MATCH: Penrith Panthers v. New Zealand Warriors (Pepper Stadium, 13/5/17)

Last round the Panthers faced the prospect of losing every bit of the momentum they gained over the second half of 2016. It was a grim prospect, and you could see it on every player’s face as they tried to come to terms with where all their potential had gone. While they might have managed to salvage a little bit of pride in the second half, it was critical that they make an absolutely definitive statement in Round 10 to show that they still had what it takes to make finals footy in 2017.

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At first, it seemed as if they weren’t going to be able to make that statement on Saturday afternoon at ANZ Stadium. In fact, the first half of the game seemed like the final nail in the coffin, as an early four-pointer from Isaah Yeo was followed by a stream of Warriors tries that saw the visitors soar to a twenty-two point differential by the first siren. The last few minutes of the first half seemed to say it all, as Penrith kept on glimpsing field position and building their momentum until finally an error from Blake Ayshford in the play-the-ball gave them the chance they needed.

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Rather than the Panthers make good on that chance, however, a sloppy pass from Nathan Cleary on the last tackle before the siren allowed David Fusitua to intercept the Steeden and run the entire length of the field for the second time in the afternoon. Once again, Waqa Blake chased him down and, once again, Blake brought him to ground. This time around, however, Fusitua managed to get up and leave Blake behind him, circling around to plant it under the posts in the most emphatic conclusion to a first half of football that I’ve seen this year.

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With that kind of gesture, it felt inconceivable that the Panthers would be able to take control of the narrative, and yet over the course of the second stanza they managed their biggest comeback since playing against the Wests Tigers in 2000, forcing the Warriors into a historical loss from twenty-two points ahead. It goes without saying, then, that this was the most remarkable comeback of 2017, and the single greatest surge of momentum for a team this year as well, with the mountain men bringing in four tries in fifteen minutes and thirty unanswered points in the second half.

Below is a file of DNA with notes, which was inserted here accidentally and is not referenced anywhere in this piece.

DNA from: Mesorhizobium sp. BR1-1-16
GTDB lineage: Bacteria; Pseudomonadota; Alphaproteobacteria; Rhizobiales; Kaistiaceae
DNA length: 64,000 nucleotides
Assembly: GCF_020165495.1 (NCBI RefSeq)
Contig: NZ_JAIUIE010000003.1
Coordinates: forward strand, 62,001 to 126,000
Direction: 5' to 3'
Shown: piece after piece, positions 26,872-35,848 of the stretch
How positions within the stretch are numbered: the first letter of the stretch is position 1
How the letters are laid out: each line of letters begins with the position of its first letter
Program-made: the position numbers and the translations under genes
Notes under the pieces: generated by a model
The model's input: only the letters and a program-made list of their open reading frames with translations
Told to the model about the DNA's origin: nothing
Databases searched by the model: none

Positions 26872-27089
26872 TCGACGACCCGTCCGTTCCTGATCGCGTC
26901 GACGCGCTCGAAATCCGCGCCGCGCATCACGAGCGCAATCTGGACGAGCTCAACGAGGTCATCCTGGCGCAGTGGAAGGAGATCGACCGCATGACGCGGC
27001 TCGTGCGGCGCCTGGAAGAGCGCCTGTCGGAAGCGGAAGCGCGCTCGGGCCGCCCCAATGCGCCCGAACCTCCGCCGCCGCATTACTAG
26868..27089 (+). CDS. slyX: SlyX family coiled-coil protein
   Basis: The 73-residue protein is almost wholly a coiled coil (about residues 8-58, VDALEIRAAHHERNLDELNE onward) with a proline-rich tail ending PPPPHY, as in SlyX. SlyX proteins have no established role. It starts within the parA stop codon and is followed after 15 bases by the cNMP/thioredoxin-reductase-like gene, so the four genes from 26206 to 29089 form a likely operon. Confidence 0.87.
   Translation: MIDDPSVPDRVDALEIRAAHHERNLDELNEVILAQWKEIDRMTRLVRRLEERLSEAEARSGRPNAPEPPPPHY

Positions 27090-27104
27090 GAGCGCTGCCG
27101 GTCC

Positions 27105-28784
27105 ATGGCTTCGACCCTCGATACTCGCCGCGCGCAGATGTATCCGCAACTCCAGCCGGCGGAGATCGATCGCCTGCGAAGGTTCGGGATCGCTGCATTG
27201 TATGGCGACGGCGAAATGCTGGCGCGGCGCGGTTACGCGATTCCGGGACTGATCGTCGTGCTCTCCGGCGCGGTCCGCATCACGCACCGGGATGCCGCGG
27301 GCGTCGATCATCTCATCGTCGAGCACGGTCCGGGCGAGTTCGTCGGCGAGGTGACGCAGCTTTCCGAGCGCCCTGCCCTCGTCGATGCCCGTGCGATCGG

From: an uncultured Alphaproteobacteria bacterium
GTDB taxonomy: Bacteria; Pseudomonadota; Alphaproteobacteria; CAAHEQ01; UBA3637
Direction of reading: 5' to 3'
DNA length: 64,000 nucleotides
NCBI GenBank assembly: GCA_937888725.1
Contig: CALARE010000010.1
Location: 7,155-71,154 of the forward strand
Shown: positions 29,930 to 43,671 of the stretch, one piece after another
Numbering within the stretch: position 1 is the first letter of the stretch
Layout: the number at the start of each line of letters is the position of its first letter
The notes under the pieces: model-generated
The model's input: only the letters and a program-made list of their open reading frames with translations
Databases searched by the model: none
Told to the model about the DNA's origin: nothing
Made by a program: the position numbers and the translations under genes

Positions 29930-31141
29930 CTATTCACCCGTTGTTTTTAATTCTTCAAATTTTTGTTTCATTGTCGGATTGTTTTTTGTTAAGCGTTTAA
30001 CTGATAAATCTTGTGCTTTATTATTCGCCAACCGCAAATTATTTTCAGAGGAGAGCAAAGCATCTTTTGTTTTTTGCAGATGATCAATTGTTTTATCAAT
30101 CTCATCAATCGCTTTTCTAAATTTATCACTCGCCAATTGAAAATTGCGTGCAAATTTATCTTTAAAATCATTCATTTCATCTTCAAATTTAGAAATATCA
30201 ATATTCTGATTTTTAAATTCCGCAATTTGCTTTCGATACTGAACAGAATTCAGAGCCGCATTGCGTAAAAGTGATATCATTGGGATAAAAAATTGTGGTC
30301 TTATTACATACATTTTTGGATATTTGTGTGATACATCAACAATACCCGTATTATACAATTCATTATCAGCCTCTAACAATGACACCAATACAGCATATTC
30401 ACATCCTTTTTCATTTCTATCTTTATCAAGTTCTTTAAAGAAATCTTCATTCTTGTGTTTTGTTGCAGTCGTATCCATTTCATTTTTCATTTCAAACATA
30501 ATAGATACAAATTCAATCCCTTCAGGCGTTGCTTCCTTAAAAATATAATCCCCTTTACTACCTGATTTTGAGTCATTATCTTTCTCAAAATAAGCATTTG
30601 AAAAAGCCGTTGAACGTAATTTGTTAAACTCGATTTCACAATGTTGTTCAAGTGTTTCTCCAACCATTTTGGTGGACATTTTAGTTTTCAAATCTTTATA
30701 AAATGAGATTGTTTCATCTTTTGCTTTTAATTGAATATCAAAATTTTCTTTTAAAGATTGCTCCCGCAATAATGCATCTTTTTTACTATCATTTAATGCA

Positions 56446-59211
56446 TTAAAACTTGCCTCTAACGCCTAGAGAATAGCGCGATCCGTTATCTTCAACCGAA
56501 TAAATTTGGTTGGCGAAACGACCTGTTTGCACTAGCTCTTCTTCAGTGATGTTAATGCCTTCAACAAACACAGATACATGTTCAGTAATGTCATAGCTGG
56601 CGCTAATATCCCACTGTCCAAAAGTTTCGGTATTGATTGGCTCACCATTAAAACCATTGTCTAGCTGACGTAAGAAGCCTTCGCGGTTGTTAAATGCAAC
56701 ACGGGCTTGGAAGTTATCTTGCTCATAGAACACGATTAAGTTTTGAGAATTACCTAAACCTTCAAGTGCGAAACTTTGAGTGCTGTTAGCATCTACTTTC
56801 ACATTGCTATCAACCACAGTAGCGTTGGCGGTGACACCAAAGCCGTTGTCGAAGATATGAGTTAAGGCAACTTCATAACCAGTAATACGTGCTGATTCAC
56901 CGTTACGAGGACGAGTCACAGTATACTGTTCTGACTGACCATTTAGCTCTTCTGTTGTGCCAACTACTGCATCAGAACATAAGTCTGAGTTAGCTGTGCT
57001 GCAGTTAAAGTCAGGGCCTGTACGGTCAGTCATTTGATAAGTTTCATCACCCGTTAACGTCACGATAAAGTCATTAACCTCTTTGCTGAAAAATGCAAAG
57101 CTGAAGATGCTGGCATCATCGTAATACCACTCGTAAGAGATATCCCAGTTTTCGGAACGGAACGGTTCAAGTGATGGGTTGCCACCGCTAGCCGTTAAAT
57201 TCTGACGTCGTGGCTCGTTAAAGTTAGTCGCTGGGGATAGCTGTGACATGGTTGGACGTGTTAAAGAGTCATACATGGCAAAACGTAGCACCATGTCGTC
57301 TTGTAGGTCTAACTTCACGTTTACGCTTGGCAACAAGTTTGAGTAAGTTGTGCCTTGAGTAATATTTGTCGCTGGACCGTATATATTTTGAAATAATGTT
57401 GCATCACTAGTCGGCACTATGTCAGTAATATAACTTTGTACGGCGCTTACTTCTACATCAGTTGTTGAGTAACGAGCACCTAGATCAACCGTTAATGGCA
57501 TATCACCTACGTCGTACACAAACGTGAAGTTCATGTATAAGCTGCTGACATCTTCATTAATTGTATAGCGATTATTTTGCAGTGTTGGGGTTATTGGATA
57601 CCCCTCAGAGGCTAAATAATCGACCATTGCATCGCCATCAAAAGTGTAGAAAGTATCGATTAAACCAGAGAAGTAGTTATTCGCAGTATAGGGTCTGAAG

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As a result, it was a game of two halves – and two halves pairs, with Shaun Johnson and Kieran Foran dominant in the first stanza, and Nathan Cleary and Bryce Cartwright dominant in the second. Similarly, Roger Tuivasa-Sheck was on fire before the break but had a bad run of it in the second half, allowing Blake to run over him, fumbling Cleary’s most dangerous bomb of the afternoon, and knocking on right on the Panthers’ goal line just when it was most crucial that New Zealand should regain possession. Matt Moylan, on the other hand, stepped up in a new way after the siren, rallying the team around him until they were almost unrecognisable as the dour, depressed outfit whose season had initially seemed destined to end that afternoon.

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The strange thing about the game was that each team offered an exemplary forty minutes of football – it was just that the Panthers were slightly better in the second half. On the New Zealand side, it was fitting that Foran brought home the first four points five minutes in, since he would turn out to play a key role in most of the subsequent tries. In a fairytale twist, Charnze Nicoll-Klokstad managed to cross twice in only his third NRL game – after playing for the Cook Islands last week and debuting for the Warriors the week before – and already feels like an integral part of the team in his ability to sync up with the spine and backline. The first time he was set up by a series of great catch-and-passes anchored in RTS, the second time he made it off the back of a 40/20 and perfectly timed grubber from Foran, but in both cases he read his team mates perfectly and made good on their assists with aplomb.